U.S. President Donald Trump’s trip to Asia has been widely criticized in the United States, but the aftertaste it left in Tokyo is far from bitter. Japanese officials were reassured of the strength of their alliance with Washington in the face of the North Korean threat, and they avoided bilateral trade negotiations with the United States. At the end of the 12-day trip, officials welcomed the message that the “U.S. is here to stay” in the Asia-Pacific — a message that continues to decouple economic and security issues, in line with Japanese preferences.
Feeling secure in Tokyo’s alliance with the United States, Japanese Prime Minister Shinzo Abe will now probably intensify his country’s engagement with third parties to address the challenges posed by a rising China and a nuclear North Korea, as well as the future of free trade and the liberal international order. Abe scored another important foreign policy success on the sidelines of the Asia-Pacific Economic Cooperation meeting in the form of a ministerial agreement on the Trans-Pacific Partnership with the other countries remaining after the United States’ departure. (There are 11 countries, Japan included.) A free-trade agreement with the European Union may be finalized as early as next month, consolidating Japan’s geo-economic engagement with the world.
The Not-So-Secret Ingredient of U.S.-Japan Relations
Trump’s visit met the prerequisites of success before it even started. Symbolism is especially important in this part of the world, so his choice to begin the five-country tour in Japan – after a series of high level visits from members of his Cabinet this year and of his daughter Ivanka just days before Trump’s arrival – sent a powerful message.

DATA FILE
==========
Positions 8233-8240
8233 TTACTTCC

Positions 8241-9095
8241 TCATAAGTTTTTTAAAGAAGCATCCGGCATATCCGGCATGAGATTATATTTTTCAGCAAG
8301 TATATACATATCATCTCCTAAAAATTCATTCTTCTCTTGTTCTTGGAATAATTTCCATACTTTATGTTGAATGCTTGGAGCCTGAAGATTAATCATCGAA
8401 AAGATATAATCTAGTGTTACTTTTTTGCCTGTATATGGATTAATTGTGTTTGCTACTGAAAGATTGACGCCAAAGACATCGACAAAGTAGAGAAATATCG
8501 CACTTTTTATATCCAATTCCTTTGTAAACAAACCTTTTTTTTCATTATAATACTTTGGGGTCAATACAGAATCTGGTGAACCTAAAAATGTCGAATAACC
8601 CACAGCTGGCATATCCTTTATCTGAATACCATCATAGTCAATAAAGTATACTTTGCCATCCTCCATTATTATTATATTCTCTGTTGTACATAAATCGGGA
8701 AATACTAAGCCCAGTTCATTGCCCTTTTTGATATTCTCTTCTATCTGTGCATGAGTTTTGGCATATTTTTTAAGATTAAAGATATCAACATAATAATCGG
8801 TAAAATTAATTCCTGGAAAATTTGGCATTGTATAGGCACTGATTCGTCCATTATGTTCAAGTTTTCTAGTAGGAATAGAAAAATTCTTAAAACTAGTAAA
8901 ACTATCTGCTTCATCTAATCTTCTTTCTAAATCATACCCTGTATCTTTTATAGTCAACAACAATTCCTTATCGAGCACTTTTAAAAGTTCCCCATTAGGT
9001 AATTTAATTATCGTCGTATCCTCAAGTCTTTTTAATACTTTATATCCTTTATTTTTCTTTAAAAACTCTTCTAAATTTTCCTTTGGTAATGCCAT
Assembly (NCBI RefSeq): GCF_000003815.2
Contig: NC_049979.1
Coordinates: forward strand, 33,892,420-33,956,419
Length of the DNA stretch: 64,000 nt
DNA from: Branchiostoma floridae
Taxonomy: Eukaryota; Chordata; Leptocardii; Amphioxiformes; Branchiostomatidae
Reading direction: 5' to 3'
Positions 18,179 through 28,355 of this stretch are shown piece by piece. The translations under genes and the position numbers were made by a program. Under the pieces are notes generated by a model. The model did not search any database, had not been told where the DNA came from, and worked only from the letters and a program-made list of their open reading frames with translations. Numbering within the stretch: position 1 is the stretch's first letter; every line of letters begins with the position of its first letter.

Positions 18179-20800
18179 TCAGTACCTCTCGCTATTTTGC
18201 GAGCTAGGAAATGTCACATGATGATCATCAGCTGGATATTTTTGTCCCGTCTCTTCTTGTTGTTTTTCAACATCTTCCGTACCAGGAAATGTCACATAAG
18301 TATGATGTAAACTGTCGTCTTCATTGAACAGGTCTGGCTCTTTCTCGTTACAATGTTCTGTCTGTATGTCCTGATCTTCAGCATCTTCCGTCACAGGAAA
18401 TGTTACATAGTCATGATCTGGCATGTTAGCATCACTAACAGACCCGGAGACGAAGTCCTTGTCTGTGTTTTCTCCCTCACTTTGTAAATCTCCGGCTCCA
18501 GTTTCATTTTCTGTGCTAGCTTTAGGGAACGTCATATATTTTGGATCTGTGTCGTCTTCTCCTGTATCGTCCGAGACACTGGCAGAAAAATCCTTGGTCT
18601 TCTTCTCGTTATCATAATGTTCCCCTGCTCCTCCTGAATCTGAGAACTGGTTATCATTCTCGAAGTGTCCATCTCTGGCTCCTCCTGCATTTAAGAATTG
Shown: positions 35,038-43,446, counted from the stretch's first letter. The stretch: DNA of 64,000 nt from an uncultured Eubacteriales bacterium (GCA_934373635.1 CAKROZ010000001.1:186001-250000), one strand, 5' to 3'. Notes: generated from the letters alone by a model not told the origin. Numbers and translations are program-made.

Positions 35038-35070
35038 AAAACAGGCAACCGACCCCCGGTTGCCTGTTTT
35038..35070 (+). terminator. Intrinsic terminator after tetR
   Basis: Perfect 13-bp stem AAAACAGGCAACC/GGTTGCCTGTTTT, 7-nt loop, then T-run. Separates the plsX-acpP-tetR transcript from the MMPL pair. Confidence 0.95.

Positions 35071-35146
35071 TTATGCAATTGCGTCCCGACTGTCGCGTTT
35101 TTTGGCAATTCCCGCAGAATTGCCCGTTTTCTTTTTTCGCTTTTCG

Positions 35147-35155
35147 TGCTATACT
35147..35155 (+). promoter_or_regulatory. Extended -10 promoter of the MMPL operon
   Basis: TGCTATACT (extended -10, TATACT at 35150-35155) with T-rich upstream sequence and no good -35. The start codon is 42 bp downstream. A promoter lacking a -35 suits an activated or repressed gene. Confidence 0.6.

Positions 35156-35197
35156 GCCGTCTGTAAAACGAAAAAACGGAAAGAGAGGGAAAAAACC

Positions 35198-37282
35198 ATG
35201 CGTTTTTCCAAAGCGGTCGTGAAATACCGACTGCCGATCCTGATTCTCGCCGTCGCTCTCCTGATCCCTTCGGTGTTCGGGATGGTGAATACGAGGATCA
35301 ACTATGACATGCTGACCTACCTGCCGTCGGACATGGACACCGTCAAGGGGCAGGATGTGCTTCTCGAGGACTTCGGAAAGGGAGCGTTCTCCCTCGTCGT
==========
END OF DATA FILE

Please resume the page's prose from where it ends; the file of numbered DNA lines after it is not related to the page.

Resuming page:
Abe rolled out a spotless red carpet, including a lot of face time between the two leaders and their spouses, a meeting with the Japanese Emperor and Empress, and a round of golf – Trump’s favorite hobby – with Japanese star Hideki Matsuyama. The two leaders gushed over each other, talking at length about their close friendship and “extraordinary” relationship. Abe graciously ignored some of Trump’s cruder references to the trade imbalances between the two countries and made sure to get a lot of face time with the U.S. leader at the APEC summit the following week as well.
Some commentators in Tokyo worry about the possible negative consequences of the close personal connection between the two leaders. However, Abe appears to consider it key for a strong U.S.-Japan relationship, especially when his high-level diplomats still don’t have U.S. counterparts to talk to because of the slow speed of nominations.
Strong Cooperation on North Korea and Defense Issue
The Japanese welcomed Trump’s public and private reassurances on the North Korean threat. They also appreciated his support for a “free and fair Indo-Pacific,” a concept of which the prime minister was an early proponent. Some diplomats in Tokyo privately praise Trump’s fiery rhetoric on the matter and his tough stance on possible negotiations. They prefer this approach to the Obama administration’s stated policy of strategic patience.